From School Library Journal
Gr 5 Up–Written in a light, somewhat jocular tone and sprinkled with amusing but eye-opening and conversation-starting quotes from 12-, 13-,and 14-year-olds, this book is sure to hold readers' attention. The content includes how you get money, via allowances and jobs, and notes the difference between cash-only and paychecks. Tracking typical teen expenditures, both long-term and short, is juxtaposed against keeping money in checking, savings, and money-market accounts. Parents' cash flow, adult salaries, and costs of goods such as minivans are all touched upon. As the young people's quotes make clear, they have both funny and inaccurate understandings in this area. The concepts are presented simply enough for the middle school crowd, but are just as important for older teens, especially when it comes to a breakdown of deductions on a paycheck and thinking about investing for college savings. There is a section on smart shopping and credit cards. Fascinating facts include the history of the development of money from cows to cowrie shells to coins and paper, as well as such tidbits as the fact that germs in mucus can live on bills from 10 to 17 days. Chatzky's presentation is engaging, with a lengthy glossary at the back and all the words highlighted throughout the text. Cartoons appear on almost every page, adding humor and some additional material. Critical information is provided to keep young people from being taken advantage of financially, such as how to avoiding overdraft fees on a checking account. Overall, the healthy financial attitude of only-spend-what-you-have is promoted throughout the book.Meredith Toumayan, The Governor's Academy, Byfield, MA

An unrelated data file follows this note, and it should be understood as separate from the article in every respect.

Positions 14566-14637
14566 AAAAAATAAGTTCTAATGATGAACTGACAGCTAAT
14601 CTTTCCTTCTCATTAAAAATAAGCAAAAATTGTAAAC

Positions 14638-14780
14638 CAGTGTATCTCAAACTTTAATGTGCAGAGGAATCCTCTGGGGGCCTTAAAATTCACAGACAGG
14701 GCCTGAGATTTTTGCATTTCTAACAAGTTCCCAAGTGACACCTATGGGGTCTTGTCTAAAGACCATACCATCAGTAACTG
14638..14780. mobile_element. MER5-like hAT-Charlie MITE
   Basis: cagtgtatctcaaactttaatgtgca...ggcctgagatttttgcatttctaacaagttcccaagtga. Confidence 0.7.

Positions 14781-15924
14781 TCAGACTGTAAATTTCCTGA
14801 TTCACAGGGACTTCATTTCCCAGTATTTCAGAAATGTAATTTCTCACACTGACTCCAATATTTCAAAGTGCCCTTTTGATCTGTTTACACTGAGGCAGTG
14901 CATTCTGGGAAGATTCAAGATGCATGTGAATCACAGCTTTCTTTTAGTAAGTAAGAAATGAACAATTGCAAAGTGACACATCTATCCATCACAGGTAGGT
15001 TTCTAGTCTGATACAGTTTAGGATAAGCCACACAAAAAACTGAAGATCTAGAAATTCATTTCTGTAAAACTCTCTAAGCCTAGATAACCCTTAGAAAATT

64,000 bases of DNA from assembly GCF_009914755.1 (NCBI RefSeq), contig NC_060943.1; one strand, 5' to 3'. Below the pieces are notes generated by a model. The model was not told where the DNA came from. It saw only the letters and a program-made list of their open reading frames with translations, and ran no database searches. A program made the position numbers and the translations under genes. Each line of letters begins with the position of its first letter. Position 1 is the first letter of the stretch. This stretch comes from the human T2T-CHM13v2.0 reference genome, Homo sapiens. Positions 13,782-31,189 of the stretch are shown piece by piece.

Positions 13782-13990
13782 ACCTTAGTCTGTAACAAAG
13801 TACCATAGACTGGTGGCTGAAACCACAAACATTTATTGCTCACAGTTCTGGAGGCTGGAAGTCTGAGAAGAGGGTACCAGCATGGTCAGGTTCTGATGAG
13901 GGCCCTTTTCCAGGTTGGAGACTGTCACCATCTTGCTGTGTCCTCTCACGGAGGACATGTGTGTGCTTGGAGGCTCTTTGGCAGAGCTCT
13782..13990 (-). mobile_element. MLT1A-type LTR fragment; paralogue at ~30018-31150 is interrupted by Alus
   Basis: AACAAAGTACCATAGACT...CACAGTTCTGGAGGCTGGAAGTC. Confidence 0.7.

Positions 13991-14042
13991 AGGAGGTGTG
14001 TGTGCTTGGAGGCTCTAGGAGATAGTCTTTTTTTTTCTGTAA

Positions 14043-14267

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Personal-finance specialist Chatzky’s first book for youth offers a mélange of financial information that will encourage young people to develop financial independence, self-reliance, and responsibility. The casual, chatty prose, peppered with trivia and quizzes, accessibly conveys economic concepts such as inflation, stock market terms, and investment options. Also included is a “wants and needs” chart to support saving goals, as well as suggestions for raising allowances and researching charities. The target readership is sometimes unclear; information on filing taxes electronically, for example, may lack resonance for the younger end of the book’s audience. Additionally, statistics are sometimes unsourced, as in charts citing average job wages. Chatzky does offer job ideas that move beyond babysitting into more contemporary notions, such as “iPod installer,” but specifics about how to actually apply for a job or start a business are not included. Still, the inviting approach and sidebars with intriguing facts, such as how money carries germs, may pique kids’ interest in the topic. Appendixes include a brief history of money and how it’s made, a glossary, and Web resources. Grades 6-9. --Shelle Rosenfeld